Open-sourcing the Mirai code
The source code for Mirai was made publicly available, as indicated by Brian Krebs himself (via his attacked site) on October 16. Krebs noted that the leak was first announced on Friday, October 13, on Hack Forums (a service that recently came under fire for allegedly offering DDoS-for-hire).
Krebs explained that once IoT devices (cameras, routers, or whatever else) are infiltrated, they then become bots for use of the botnet – to derail target sites so they can’t be accessed by their legitimate users. In other words, Mirai and DDoS vehicles like it are generally a threat to online service, although specific victims are hand-picked.
The user on Hack Forums who released the Mirai code was Anna-senpai (senpai meaning “an older person or mentor”). “Anna” noted that he/she was releasing the source code because security pros were cracking down on IOT DDoS.
“When I first go in DDoS industry, I wasn’t planning on staying in it long,” wrote the user. “I made my money, there’s lots of eyes looking at IOT now, so it’s time to GTFO.”
Anna-senpai mentioned that they had typically been able to access and control 380,000 bots via Telnet prior to September; however, following the Krebs DDoS, they could now only use 300,000 slaves at most.
How can you protect yourself from Mirai and Bashlight?
Mirai and Bashlight are both massive and can be massively destructive, preventing your systems from working and possibly running up a huge price tag through recovery and blocked access to revenue. What can you do?
Here are mitigation and preventive steps from US-CERT:
To remove Mirai:
- Disconnect the camera, router, or other device from the network.
- Reboot it. That’s it (sort of). “Because Mirai malware exists in dynamic memory,” explained the DHS, “rebooting the device clears the malware.”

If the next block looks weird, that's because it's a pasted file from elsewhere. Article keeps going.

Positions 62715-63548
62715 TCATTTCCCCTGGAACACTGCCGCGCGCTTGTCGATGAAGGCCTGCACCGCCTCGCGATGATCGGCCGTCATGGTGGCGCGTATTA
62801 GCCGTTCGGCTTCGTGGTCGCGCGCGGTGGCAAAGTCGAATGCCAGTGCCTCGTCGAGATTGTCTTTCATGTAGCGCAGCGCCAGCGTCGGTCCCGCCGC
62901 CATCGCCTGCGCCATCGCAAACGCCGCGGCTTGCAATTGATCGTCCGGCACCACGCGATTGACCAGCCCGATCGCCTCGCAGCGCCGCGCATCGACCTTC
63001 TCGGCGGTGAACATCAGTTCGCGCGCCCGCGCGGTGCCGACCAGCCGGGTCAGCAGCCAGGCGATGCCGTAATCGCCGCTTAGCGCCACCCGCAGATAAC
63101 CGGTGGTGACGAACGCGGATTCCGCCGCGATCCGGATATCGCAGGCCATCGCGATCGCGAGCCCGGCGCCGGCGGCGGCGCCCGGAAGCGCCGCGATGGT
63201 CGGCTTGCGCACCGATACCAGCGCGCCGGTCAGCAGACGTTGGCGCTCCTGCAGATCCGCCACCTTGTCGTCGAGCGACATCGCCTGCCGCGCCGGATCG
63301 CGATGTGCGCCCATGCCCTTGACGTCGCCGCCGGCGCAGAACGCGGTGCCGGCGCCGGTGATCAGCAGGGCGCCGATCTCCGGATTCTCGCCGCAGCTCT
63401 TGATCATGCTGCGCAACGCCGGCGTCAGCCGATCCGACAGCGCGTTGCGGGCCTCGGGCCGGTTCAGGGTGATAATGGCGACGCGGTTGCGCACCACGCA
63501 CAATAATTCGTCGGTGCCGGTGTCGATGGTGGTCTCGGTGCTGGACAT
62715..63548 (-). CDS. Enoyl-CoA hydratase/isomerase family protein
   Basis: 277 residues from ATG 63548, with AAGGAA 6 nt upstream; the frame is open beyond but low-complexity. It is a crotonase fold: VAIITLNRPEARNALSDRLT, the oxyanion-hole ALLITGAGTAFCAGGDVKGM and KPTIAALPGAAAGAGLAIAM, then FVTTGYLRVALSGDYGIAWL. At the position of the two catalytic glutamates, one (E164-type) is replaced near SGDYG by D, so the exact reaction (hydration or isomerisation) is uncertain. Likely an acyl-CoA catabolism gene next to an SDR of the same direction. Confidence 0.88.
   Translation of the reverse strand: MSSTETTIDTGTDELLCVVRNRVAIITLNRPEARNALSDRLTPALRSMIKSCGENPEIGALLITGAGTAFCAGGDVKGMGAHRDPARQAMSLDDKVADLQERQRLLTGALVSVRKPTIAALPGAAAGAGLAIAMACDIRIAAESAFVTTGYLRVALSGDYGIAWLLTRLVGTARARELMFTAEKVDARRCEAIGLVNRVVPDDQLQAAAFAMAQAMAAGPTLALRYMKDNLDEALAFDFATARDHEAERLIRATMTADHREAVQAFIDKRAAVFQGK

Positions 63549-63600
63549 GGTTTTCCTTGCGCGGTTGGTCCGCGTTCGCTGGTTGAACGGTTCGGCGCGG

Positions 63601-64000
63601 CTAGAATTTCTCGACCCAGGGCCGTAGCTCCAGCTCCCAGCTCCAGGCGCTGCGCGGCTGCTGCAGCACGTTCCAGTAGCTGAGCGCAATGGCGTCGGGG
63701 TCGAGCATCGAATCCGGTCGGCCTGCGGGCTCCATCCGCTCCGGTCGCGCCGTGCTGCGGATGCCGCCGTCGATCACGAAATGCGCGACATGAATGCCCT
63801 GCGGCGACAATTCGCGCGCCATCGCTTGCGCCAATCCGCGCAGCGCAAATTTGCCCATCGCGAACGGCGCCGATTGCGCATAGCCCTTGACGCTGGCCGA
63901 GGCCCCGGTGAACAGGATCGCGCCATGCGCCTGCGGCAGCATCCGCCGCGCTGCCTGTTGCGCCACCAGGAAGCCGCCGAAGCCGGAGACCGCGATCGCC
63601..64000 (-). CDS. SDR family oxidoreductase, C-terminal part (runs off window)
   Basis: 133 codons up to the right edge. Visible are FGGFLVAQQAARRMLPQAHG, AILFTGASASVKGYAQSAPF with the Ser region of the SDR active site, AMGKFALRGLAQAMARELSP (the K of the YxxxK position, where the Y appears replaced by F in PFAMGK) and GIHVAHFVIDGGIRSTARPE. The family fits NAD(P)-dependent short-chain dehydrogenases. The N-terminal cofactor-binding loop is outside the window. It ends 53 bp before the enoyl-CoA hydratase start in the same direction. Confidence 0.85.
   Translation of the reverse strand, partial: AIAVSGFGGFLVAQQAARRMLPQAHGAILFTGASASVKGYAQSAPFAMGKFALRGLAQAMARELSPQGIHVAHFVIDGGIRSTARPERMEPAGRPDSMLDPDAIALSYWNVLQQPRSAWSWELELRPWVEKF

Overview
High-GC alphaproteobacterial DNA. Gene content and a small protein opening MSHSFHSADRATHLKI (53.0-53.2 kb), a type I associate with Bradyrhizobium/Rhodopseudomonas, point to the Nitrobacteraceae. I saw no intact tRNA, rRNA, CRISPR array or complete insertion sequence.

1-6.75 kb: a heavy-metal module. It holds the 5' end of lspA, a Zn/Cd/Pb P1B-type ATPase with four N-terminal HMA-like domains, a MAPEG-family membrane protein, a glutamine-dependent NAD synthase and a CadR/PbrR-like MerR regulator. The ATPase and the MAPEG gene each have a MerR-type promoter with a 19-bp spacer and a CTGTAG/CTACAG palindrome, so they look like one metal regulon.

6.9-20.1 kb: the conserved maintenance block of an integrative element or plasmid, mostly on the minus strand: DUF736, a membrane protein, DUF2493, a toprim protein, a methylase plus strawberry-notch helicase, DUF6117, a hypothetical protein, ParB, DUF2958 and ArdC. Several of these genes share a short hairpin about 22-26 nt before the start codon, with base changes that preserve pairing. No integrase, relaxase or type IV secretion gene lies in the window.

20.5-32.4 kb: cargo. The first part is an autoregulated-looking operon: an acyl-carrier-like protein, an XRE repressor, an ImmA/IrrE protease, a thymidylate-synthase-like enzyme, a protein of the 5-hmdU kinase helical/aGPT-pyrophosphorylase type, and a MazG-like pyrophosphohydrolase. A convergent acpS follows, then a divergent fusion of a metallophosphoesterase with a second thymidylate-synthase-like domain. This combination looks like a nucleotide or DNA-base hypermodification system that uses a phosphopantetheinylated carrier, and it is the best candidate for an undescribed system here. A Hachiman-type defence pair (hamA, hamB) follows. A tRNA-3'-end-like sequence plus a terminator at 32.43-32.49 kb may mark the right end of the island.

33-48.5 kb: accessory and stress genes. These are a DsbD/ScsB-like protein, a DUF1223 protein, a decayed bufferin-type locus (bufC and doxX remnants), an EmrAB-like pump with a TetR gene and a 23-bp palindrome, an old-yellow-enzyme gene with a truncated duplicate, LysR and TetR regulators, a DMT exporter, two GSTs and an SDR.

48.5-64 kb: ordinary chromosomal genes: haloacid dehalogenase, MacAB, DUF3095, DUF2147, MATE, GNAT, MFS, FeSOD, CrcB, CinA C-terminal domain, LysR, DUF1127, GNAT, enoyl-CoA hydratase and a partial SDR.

- Secure the password. The default password is what makes it vulnerable. Here are strong passwords – especially the middle option containing ASCII (American Standard Code for Information Interchange) characters. Or use these tips from Silicon Valley nonprofit org.
- Reconnect only once you reboot and set a new password. Otherwise reinfection is likely.
To prevent Mirai:
- Change all your passwords to strong ones. Default passwords are typically posted online, so they’re easy to target.
- Download patches as soon as they’re released.
- Turn off your router’s UPnP (Universal Plug and Play) function.
- Buy IoT devices from businesses known to invest in security.
- Watch specific ports. “Monitor Internet Protocol (IP) port 2323/TCP and port 23/TCP for attempts to gain unauthorized control over IoT devices using the network terminal (Telnet) protocol,” advised US-CERT, which added that “[i]nfected devices often attempt to spread malware by using port 48101 to send results to the threat actor.”
- Be aware that any connected devices are at risk. Whenever you get a device that has a default password or open Wi-Fi, switch the password and contain it within a secured network.
- Check medical devices. Often at-home medical devices now send data and allow remote operation. These are also common malware targets.
See below to continue reading about Mirai.
Help with DDoS protection
What about the other side, though? What about when the devices are used against your business? After all, DDoS attacks were up 125% between 2015 and 2016 (ZDNet). In this botnet age, what can you do?
At Total Server Solutions, we’ve partnered with Staminus, the leading DDoS mitigation provider, to bring their enterprise level-protection to your site. Let us help you!